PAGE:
I join the overwhelming majority of Americans to demand an amendment to the United States Constitution to end the domination of big money in politics and give voice to all Americans.
I will stand with all Americans, without regard to party or other differences, and urge all candidates and elected officials to do the same, in order to pass and ratify such a constitutional amendment as soon as possible.

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May 5, 2020

Meet Alexandra Bixler: Ready to Empower Americans to Make Change

Meet Alexandra Bixler: Ready to Empower Americans to Make Change

May 5, 2020
Published By American Promise

An accomplished researcher and editor, new American Promise Political Research Intern Alexandra Bixler hopes to use her skills to help grow the movement for the 28th Amendment and empower all Americans to get involved—including more young people.

Cornell University student Alexandra Bixler is passionate about empowering Americans, including her fellow Gen Zers, to use their political power to drive change. As American Promise’s Political Research Intern, Alexandra hopes to use her skills in research and organizing to advance the 28th Amendment. An industrial and labor relations major at Cornell, Alexandra is the current editor-in-chief of the campus policy publication The Advocate, focused on educating and empowering college-aged students to participate in politics. She is from Carmel, Indiana.

Read on to learn more about why Alexandra cares about getting big money out of politics.

Why is American Promise’s work important to you?

Alexandra Bixler: In an ideal world, the electorate entrusts elected officials to work for them to enact laws  that can help better their lives and serve their interests. In reality, the pressure to engage big donors means that politicians have to spend 30% or more of their time fundraising and focusing on their next election, hindering their ability to serve their communities. American Promise’s work seeks to repair the political framework that allows this system of constant fundraising to flourish at the expense of policy change and innovation. 

How does working to advance the 28th Amendment align with your personal and professional values?

AB: America prides itself on the phrases “equal justice for all” and “equal opportunity for all.” This ideal is difficult to achieve when the goals of unrestricted Super PACs directly conflict with the interests and livelihoods of nearly every American. I’m grateful for the opportunity to have a direct impact on organizing and helping us expand our framework so we can get closer to achieving our goal of passing a 28th Amendment to give every American a voice. 

Why would you encourage people across America to join the movement for the 28th Amendment?

AB: While the American electorate may be more polarized than ever, the vast majority of members in all parties agree that lobbyists and dark money have too much influence in Washington. Both parties are equally guilty of using dark money to keep politicians in office who protect special interests  rather than people. The 28th Amendment will help us achieve a democracy where everyone can have a voice.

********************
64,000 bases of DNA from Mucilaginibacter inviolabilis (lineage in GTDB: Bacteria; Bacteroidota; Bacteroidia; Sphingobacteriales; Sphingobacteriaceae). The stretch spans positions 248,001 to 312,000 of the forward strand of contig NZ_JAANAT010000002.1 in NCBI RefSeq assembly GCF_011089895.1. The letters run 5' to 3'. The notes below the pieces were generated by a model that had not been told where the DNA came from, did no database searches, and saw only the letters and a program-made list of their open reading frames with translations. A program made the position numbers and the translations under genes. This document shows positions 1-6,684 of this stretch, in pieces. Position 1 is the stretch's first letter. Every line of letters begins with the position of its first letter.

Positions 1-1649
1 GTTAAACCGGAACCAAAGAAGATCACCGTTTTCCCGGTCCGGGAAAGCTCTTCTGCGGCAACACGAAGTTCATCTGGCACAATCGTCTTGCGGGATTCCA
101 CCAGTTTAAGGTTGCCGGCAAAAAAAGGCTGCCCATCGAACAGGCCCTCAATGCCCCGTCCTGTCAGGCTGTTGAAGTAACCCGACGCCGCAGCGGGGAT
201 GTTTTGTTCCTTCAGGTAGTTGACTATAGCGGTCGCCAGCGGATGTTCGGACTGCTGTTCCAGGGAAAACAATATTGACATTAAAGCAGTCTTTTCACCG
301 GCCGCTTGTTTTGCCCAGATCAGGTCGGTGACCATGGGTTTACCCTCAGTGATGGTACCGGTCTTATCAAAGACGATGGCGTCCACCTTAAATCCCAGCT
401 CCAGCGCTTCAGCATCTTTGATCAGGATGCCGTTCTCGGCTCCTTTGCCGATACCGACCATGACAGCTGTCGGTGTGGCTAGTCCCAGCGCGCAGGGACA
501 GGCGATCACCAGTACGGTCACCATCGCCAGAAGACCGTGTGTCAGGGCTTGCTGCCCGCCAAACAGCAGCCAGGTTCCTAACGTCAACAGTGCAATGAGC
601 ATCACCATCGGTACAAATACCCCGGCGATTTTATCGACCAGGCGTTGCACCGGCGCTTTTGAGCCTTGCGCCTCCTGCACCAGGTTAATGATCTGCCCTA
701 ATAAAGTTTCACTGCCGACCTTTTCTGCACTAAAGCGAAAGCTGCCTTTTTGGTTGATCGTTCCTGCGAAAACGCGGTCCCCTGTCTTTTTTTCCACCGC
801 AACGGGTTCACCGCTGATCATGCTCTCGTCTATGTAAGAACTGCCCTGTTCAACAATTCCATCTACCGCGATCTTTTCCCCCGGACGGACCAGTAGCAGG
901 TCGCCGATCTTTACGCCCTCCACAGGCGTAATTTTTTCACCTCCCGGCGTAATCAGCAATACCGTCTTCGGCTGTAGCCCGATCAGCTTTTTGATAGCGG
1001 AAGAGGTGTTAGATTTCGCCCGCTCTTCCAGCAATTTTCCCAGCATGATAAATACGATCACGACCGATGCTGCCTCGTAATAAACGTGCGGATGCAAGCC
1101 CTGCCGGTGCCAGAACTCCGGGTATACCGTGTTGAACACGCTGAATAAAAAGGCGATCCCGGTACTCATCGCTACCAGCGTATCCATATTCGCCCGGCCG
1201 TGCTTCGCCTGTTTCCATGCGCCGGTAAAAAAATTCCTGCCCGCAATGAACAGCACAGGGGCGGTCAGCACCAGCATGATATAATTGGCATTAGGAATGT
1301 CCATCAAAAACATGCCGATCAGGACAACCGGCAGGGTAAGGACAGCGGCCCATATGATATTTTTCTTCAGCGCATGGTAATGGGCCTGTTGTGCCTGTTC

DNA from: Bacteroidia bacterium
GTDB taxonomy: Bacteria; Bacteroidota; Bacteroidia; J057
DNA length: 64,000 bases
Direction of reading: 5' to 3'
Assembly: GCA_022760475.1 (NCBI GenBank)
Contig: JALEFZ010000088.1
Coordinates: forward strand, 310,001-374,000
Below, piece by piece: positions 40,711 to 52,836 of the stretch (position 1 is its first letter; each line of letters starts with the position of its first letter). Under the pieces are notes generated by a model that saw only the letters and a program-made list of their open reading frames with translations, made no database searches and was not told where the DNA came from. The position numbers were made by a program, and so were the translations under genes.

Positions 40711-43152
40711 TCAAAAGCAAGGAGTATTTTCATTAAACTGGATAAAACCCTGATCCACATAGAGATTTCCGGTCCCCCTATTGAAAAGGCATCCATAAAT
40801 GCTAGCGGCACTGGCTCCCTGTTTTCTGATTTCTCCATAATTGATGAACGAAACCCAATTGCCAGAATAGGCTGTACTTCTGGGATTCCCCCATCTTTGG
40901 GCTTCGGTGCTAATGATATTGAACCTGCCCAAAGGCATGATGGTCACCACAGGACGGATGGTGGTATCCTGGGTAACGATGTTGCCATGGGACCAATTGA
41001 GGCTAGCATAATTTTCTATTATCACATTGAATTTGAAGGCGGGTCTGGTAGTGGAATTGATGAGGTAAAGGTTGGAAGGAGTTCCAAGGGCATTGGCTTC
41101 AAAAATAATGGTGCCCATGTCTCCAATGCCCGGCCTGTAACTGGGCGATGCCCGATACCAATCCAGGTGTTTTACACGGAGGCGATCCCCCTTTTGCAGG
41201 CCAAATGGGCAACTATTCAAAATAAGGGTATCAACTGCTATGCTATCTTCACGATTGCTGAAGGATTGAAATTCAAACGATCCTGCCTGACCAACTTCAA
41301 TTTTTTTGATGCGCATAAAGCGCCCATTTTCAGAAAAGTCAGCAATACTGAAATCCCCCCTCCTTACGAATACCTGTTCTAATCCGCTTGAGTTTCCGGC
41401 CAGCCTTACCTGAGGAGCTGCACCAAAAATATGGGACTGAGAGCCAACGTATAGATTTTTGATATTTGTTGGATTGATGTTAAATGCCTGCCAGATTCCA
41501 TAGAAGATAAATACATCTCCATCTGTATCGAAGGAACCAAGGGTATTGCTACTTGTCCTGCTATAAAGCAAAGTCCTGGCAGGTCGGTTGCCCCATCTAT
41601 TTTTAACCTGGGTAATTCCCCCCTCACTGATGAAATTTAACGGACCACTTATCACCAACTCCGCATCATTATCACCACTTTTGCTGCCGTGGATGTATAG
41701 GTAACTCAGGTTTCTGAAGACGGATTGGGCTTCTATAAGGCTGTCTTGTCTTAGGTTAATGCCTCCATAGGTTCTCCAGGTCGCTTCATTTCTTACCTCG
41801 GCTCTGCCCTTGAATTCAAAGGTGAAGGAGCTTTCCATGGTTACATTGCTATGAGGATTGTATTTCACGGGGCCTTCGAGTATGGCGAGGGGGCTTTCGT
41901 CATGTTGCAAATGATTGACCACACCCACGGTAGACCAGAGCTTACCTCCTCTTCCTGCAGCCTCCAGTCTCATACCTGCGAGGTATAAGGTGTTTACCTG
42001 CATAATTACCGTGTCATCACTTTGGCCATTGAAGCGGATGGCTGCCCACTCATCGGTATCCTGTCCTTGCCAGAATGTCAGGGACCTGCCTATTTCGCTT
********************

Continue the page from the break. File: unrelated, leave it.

What is one of the main missions you hope to accomplish as a member of the American Promise team?

AB: Through my presence I hope to help American Promise recruit more members of Generation Z into its mission. Older folks typically vote more and are more politically involved, which is great, but people my age are the key to the future, and we need to start using our political power to create change. Part of Gen Z’s lack of voter turnout is rooted in a sense of helplessness and the feeling that their vote won’t change anything. The 28th Amendment would make participation in democracy far more meaningful, which is why I think every person, Gen Z or not, should be involved. 

Why is it important to you to empower citizens to help make change in our nation?

AB: Sometimes people are too reliant on elected officials to directly affect change when, in reality, the labor movement, civil rights movement, women’s suffrage movement and other important social movements started from the ground up, not because a politician decided to spark revolutionary change. Many think Citizens United was a random decision, but it was not. It was the result of decades of planning and the solidarity of people hijacking the free market for themselves, while hurting others. We need to hold our elected officials accountable for their actions, so we can have a cleaner and more functional democracy, where the business that wins is the one with the best ideas, not the business with the most connections to Washington.

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Senator Josh Hawley (R-MO) recently introduced the Ending Corporate Influence on Elections Act, which would reverse the Citizens United decision and reduce the ability of corporations to spend unlimited amounts of money in our elections. The bill has created conflict between Hawley and Senate Minority Leader Mitch McConnell (R-KY), whose allies run the Senate Leadership Fund Super PAC, which takes in unlimited contributions from corporations. Shocked? We're not!
American Promise has submitted a working paper to the American Bar Association Task Force for American Democracy, recommending a constitutional amendment to address the problem of money in American elections